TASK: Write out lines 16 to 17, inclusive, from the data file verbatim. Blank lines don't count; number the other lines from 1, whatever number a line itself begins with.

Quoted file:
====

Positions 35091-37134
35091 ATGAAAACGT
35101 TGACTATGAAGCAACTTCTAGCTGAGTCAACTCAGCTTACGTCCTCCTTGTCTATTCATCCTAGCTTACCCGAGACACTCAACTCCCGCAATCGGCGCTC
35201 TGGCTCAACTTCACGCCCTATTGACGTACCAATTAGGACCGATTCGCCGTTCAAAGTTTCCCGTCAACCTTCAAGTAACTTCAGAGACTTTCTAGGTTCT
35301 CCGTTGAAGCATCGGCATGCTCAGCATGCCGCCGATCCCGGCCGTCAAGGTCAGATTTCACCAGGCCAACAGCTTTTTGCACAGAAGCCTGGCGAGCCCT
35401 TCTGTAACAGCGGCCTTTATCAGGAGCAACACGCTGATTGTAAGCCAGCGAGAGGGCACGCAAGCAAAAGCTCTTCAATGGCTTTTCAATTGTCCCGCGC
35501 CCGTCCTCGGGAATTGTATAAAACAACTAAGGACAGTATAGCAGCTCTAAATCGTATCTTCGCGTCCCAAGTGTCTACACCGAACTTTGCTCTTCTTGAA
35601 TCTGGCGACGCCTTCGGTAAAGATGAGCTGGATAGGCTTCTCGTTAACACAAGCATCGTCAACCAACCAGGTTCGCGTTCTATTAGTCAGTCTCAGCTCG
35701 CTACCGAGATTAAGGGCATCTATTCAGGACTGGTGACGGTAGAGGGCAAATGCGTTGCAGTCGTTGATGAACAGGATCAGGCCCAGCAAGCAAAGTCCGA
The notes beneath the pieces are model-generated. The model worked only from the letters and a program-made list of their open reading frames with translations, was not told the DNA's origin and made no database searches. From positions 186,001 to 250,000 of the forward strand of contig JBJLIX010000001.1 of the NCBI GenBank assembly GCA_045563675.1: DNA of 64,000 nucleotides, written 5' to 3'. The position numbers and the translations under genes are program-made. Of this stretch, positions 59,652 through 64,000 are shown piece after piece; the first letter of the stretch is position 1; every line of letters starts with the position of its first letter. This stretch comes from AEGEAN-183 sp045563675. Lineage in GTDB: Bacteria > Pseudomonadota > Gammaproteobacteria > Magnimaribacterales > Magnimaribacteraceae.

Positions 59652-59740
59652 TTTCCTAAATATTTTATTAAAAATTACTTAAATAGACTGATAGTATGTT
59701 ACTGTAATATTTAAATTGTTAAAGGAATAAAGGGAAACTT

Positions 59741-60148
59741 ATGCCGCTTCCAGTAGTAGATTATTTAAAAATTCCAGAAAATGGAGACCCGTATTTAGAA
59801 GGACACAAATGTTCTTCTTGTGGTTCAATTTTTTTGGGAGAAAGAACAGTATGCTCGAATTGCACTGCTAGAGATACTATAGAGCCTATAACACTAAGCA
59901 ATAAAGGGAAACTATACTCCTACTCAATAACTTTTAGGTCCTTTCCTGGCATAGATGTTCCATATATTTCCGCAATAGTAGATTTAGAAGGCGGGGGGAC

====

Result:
59801 GGACACAAATGTTCTTCTTGTGGTTCAATTTTTTTGGGAGAAAGAACAGTATGCTCGAATTGCACTGCTAGAGATACTATAGAGCCTATAACACTAAGCA
59901 ATAAAGGGAAACTATACTCCTACTCAATAACTTTTAGGTCCTTTCCTGGCATAGATGTTCCATATATTTCCGCAATAGTAGATTTAGAAGGCGGGGGGAC